And if that weren’t enough, when Zee finally comes around and realizes that her dad is not a terrorist (which this book totally glosses over by the way – Zee never apologizes in the narrative for stereotyping him) she and Art start calling the money that Zee’s dad gives them to live off of “drug money.” No joke.

This book fuels racist and islamophobic stereotypes in much of the way that it does with the homophobic/transphobic stereotypes: by treating it as though it’s a “joke”, with the main characters saying whatever they want and never actually feeling bad for it. That makes this book harmful to Muslims, people of color, and the lgbt community, and it’s not. f*cking. funny.

So that’s the five main problems I had with this book, but just wait, there’s more! Let’s talk about some of the smaller things that I had issues with.

- Zee goes through Art’s phone, without his permission, when he’s in the bathroom. She never apologizes for this.
- Girl hate. Abby is painted as “psychotic bitch,” and Zee says sh*t like, ”I’m soooooo much smarter and more interesting and more beautiful [than her].”
- Why tf is everyone wearing Zee’s clothes??? Zee says Iris is wearing the same shirt that Art bought her, Art says that Jayden is wearing the same pants as Zee. Am I missing some sort of symbolism here??
- I mentioned this briefly before, but this book makes a lot of jokes about gay people being gay just because it’s cool or whatever, and I’m still not over it. Being gay is cool now and it’s so much easier than being straight!!! Duh it’s the straighties that are oppressed now!! (this is sarcasm.)

So there you have it! This book sucks!! I feel like a lot of the crap in this book was meant to be read as a “joke”, but if your jokes are enforcing incorrect stereotypes about oppressed people, you’re not subverting any tropes here. You’re reinforcing them.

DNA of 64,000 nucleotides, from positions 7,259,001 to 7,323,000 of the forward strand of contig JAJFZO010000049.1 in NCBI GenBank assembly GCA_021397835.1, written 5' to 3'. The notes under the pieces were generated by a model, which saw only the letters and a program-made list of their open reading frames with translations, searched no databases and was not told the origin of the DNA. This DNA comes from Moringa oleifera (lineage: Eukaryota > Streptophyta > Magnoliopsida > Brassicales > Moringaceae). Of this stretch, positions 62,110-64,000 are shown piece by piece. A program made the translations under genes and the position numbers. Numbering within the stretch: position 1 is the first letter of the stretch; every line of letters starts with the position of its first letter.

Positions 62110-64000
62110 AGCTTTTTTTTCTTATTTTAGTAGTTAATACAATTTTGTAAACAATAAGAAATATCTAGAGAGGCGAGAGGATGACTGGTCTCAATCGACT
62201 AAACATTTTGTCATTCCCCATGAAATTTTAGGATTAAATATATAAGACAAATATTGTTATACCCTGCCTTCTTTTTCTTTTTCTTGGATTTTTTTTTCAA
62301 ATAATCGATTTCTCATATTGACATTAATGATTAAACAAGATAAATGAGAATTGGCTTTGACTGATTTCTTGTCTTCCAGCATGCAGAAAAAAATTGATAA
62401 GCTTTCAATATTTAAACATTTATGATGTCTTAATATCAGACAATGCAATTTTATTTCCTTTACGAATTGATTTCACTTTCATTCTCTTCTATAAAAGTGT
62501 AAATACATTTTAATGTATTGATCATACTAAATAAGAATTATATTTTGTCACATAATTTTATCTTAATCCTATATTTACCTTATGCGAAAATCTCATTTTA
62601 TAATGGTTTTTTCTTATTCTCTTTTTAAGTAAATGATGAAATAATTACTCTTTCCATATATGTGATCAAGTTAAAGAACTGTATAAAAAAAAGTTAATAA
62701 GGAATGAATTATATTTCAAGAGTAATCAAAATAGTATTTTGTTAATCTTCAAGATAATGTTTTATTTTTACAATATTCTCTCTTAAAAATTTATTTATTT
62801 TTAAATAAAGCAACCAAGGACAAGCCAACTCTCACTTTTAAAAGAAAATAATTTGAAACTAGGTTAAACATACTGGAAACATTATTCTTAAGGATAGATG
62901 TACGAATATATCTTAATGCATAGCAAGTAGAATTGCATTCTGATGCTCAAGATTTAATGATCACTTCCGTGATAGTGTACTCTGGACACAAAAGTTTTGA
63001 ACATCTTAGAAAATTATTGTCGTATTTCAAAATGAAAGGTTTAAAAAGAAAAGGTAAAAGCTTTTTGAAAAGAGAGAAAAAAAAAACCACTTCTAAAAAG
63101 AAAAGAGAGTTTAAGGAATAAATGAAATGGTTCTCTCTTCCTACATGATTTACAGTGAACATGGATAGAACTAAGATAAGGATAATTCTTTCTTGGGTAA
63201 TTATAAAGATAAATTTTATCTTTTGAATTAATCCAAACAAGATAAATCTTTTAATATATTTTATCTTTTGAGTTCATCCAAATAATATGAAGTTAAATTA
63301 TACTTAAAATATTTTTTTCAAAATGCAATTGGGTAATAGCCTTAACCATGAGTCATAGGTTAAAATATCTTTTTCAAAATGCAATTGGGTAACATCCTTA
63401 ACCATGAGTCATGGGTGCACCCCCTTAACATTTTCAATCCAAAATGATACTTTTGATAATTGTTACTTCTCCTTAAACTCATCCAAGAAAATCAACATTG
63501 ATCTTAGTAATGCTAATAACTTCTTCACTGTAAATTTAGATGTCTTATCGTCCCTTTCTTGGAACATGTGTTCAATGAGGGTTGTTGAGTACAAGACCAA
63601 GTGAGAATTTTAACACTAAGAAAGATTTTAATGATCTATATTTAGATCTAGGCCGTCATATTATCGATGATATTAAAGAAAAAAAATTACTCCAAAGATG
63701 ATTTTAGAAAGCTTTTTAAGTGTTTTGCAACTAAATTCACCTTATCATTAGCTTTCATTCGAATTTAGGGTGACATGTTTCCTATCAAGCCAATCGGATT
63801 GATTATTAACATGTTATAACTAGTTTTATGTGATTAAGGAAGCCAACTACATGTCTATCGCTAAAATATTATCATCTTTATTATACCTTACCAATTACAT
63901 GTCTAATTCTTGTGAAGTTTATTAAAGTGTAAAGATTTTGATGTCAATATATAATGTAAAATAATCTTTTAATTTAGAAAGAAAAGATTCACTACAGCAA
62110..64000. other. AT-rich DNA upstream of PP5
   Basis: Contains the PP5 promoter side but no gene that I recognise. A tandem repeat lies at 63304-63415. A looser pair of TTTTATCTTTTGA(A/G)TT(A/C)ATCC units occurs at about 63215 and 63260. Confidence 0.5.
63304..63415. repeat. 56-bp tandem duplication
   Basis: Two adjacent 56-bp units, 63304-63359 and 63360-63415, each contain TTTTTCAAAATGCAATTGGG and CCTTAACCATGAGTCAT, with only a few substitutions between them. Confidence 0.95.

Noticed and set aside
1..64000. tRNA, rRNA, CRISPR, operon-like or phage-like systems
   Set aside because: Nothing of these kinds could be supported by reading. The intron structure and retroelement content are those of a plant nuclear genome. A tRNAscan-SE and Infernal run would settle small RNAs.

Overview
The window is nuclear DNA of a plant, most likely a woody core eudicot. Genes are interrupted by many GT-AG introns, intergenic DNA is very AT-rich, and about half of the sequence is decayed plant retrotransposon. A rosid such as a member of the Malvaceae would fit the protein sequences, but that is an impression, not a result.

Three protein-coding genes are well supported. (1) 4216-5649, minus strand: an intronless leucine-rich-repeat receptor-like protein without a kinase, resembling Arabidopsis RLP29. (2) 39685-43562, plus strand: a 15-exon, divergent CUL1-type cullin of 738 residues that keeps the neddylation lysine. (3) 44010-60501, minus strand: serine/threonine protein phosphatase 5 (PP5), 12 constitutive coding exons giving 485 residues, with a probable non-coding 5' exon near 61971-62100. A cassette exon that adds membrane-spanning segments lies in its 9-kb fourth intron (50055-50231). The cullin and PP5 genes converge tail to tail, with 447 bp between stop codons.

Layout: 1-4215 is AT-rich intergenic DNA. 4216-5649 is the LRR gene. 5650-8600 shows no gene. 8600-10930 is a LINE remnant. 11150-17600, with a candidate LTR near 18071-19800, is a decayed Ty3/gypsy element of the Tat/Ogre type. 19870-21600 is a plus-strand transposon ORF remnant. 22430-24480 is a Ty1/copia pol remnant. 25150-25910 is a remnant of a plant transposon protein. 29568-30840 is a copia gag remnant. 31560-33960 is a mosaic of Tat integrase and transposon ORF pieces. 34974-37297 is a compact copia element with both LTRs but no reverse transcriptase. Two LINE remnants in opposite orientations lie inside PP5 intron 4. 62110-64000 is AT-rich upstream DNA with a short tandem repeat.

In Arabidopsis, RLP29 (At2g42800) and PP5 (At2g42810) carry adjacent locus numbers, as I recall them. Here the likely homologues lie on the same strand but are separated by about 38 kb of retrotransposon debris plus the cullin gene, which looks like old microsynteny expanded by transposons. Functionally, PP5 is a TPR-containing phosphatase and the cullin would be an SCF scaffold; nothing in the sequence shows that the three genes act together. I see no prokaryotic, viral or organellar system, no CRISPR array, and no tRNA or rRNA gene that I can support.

*drops mic*
Profile Image for Alice.
229 reviews43 followers
July 6, 2018
This story is weird. Really weird. I kind of liked it, but I'm also weirded out. I do not recommend this to those people who complain about contemporaries not being realistic enough.

The dialogue and internal monologue is pretty unrealistic. Overall the story is written in a strange style. Duo perspective from the 2 main characters Art and Zee. The story switches back and forth between them in a first person perspective in very short chapters throughout the story. In between a single scene their perspectives would switch giving both their thoughts on the situation which is why the style of this story is very unique.

If you've read the description of this book "everyone" thinks Art likes guys and Zee likes girls. So for the first half of this book I was like what the fuck because they were both STRAIGHT AS FUCK. So the main guy character Art looks feminine and is creative so apparently people assume he's gay. The main girl character Zee doesn't like dressing girly, works out, and has short hair so that makes her a lesbian??? I was like what is this shit that doesn't actually happen in real life. I read this because I thought the premise of this sounded really strange and crazy.

So there's this weird turn in the 2nd half of the book where they both suddenly become more fluid in their sexualities and it's really strange because for the whole first half of the book they are extremely straight and now they are not.

For the first part of the book Art was seriously EXTRA straight. Besides the whole "he's feminine thing" the story was trying to push he was a super straight dude in every way. If there was a straight to gay meter I would be straight and he would shoot beyond that point into the XTRA straight category and then every one would be pissed because he broke the damn meter.

Zee was really straight too she was just in denial about liking Art. The transition into the whole 2nd half of the book was pretty messy because it just went from 1 to 100 real quick. I just don't understand how they both went from straight to fluid and it was not great. Their romance starts as instalove from Art so I guess I shouldn't be surprised. It does take a long time for Zee to actually like him so there's still a lot of build up.